2byte array causes stack overflow any ideas?

I try to implement a socks5 server using my own traits and the following code overflows the stack for some reason trying to read just 2 bytes

    pub async fn handshake<T>(mut rw: T) -> Result<(SocketAddr, UnamePasswd), SocksError>
    where
        T: SimpleAsyncWrite + SimpleAsyncRead + Unpin + Sync + Send,
    {
        Self::check_auth_methods(&mut rw).await?;
        let (uname, passwd) = Self::uname_passwd(&mut rw).await?;
        let addr = Self::get_connection_addr(&mut rw).await?;
        Ok((addr, UnamePasswd { uname, passwd }))
    }
    async fn check_auth_methods<T>(mut rw: T) -> Result<(), SocksError>
    where
        T: SimpleAsyncWrite + SimpleAsyncRead + Unpin,
    {
        //{{{
        let mut ver_nmethods = [0u8; 2];
        dbg!("here") //prints
        rw.read(&mut ver_nmethods).await?;//overflows
        if ver_nmethods[0] != 0x05 {
            return Err(SocksError::InvalidVersion(ver_nmethods[0]));
        }
        let mut methods = vec![0; ver_nmethods[1].into()];
        rw.read(&mut methods).await?;
        methods
            .iter()
            .find(|m| **m == 0x02) //uname password auth 0x02
            .ok_or(SocksError::NoUnamePass)?;
        rw.write(&[0x05, 0x02]).await?;
        Ok(())
    } //}}}

#[async_trait]
pub trait SimpleAsyncRead {
    async fn read(&mut self, buf: &mut [u8]) -> io::Result<usize>;
}
#[async_trait]
pub trait SimpleAsyncWrite {
    async fn write(&mut self, buf: &[u8]) -> io::Result<()>;
}

#[async_trait]
impl<T: SimpleAsyncRead + Sync + Send> SimpleAsyncRead for &mut T {
    async fn read(&mut self, buf: &mut [u8]) -> io::Result<usize> {
        SimpleAsyncRead::read(self, buf).await
    }
}
#[async_trait]
impl<T: SimpleAsyncWrite + Sync + Send> SimpleAsyncWrite for &mut T {
    async fn write(&mut self, buf: &[u8]) -> io::Result<()> {
        SimpleAsyncWrite::write(self, buf).await
    }
}

#[async_trait]
impl SimpleAsyncWrite for TcpStream {
    async fn write(&mut self, buf: &[u8]) -> io::Result<()> {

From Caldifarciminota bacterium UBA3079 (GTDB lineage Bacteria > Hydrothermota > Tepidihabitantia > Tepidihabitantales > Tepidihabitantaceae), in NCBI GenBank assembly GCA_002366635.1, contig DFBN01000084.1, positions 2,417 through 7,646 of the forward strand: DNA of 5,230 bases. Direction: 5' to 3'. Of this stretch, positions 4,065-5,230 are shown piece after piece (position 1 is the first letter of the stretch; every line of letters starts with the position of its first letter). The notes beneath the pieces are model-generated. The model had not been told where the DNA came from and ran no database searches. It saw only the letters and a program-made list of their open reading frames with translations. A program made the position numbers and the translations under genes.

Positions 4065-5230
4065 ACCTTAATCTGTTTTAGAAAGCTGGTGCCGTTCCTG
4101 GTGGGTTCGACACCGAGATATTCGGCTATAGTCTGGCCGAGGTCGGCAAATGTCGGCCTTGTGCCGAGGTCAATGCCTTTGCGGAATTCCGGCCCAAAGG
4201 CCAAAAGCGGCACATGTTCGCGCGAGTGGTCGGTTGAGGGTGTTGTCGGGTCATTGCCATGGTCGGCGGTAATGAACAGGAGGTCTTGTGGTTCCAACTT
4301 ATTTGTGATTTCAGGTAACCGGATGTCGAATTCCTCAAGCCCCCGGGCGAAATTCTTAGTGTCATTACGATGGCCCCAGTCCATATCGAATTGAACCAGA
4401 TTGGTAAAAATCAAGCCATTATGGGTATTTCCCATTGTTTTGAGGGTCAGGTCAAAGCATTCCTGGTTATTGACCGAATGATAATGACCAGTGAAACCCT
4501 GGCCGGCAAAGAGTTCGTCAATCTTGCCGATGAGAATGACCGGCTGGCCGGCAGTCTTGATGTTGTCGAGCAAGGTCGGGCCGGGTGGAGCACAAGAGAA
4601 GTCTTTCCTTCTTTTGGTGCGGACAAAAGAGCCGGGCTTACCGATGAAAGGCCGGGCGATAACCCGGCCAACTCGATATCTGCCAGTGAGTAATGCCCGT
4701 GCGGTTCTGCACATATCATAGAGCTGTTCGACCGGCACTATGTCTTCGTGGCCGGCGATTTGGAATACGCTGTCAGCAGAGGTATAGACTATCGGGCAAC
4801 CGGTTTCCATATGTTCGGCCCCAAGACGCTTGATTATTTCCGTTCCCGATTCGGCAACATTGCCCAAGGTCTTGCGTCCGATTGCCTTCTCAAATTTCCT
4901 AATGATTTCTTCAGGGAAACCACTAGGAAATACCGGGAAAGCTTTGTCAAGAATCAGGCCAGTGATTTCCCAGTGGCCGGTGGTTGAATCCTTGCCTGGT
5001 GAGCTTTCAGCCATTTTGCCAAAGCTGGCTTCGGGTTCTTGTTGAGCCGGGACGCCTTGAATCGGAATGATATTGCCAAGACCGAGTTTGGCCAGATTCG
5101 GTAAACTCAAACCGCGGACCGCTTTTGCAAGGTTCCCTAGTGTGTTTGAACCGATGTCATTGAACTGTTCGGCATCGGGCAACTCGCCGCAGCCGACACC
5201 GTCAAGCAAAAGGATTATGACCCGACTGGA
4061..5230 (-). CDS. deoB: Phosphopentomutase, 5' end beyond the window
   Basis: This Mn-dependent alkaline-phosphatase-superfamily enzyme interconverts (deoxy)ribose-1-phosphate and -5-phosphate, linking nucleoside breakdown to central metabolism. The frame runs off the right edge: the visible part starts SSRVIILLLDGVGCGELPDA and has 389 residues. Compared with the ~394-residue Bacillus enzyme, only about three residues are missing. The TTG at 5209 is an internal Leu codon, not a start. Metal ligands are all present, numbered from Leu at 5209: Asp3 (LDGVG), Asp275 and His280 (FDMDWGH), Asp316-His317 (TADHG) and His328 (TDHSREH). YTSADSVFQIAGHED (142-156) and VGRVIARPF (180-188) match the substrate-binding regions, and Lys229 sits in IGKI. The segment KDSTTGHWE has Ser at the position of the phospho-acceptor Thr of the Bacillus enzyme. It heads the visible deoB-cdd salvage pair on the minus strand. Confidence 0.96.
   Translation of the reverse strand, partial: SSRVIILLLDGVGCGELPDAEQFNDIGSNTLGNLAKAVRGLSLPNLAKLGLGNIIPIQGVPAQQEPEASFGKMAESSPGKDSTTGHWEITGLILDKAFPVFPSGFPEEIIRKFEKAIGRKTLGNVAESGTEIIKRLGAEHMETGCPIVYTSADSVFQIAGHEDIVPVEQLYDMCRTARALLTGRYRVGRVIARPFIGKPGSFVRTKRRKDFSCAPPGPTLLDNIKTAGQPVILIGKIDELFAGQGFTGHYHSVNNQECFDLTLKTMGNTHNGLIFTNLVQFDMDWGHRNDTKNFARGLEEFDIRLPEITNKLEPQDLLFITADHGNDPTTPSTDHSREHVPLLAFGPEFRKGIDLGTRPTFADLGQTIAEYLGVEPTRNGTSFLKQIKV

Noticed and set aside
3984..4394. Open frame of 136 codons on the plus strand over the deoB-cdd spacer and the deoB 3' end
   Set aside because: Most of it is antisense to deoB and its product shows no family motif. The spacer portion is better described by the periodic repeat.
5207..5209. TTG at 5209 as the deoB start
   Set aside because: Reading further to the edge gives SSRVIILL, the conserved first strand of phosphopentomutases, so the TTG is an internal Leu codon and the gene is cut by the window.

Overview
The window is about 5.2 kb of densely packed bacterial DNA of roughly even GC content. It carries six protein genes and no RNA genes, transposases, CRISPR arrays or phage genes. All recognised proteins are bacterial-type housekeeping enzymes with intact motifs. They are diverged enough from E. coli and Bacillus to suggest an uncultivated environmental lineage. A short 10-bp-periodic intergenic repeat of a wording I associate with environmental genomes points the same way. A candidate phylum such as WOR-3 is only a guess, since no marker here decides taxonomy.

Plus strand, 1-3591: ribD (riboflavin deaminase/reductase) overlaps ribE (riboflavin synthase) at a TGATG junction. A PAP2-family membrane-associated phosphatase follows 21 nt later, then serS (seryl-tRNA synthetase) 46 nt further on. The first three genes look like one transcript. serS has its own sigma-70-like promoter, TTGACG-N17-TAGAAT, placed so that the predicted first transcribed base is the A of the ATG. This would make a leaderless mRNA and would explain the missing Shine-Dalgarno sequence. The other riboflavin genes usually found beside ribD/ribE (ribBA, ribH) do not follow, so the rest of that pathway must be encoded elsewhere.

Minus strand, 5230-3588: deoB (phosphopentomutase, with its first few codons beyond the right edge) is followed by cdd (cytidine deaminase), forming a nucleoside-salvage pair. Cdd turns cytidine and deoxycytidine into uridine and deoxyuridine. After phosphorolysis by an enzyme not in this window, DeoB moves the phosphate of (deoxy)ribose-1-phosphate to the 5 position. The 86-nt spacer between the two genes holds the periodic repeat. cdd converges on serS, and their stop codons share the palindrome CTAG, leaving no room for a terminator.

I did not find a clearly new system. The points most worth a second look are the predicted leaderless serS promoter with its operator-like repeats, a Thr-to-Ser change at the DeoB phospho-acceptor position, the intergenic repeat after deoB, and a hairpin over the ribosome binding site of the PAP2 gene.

self.write_all(buf).await
    }
}
#[async_trait]
impl SimpleAsyncRead for TcpStream {
    async fn read(&mut self, buf: &mut [u8]) -> io::Result<usize> {
        self.read_exact(buf).await
    }
}

This seems like an infinite recursive loop.

#[async_trait]
impl<T: SimpleAsyncRead + Sync + Send> SimpleAsyncRead for &mut T {
    async fn read(&mut self, buf: &mut [u8]) -> io::Result<usize> {
        SimpleAsyncRead::read(self, buf).await
    }
}
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how can I communicate to the borrowchecker that both T and &mut T must be AsyncRead/Write? so it will be at compile time guaranteed bt the implementer?

Give this a try:

#[async_trait]
impl<T: SimpleAsyncRead + Sync + Send> SimpleAsyncRead for &mut T {
    async fn read(&mut self, buf: &mut [u8]) -> io::Result<usize> {
        SimpleAsyncRead::read(&mut **self, buf).await
    }
}

The expression &mut **T should convert from &mut &mut T to &mut T.

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Just writing *self should work, too.

just *self also does the trick but in this case dont I create an extra copy of the thing to which updates will be commited instead of the original &mut self?

No, that's not what's happening. It will produce a &mut T to the same T as the &mut &mut T pointed at.

No, unless there’s a Copy bound on the type T, there’s no chance of accidentally copying anything. The only thing that will happen is that you’ll get a short-lived mutable reference to the same target of type T that the original double-indirection pointed to. When including lifetimes, such a dereference will turn &'a mut &'b mut T into &'a mut T where 'a is shorter-lived than 'b.

wheres the &mut &mut coming from I just get a &mut self?

If your self type is &mut T, then &mut self is a &mut &mut T.

1 Like

oh that makes sense thank you both @steffahn @alice

You can call T::read(self, buf) to make sure you're using the right implementation, or more explicitly <T as SimpleAsyncRead>::read(self, buf). Then self will auto-deref to the right thing, but you can also be explicit about that if you like.

2 Likes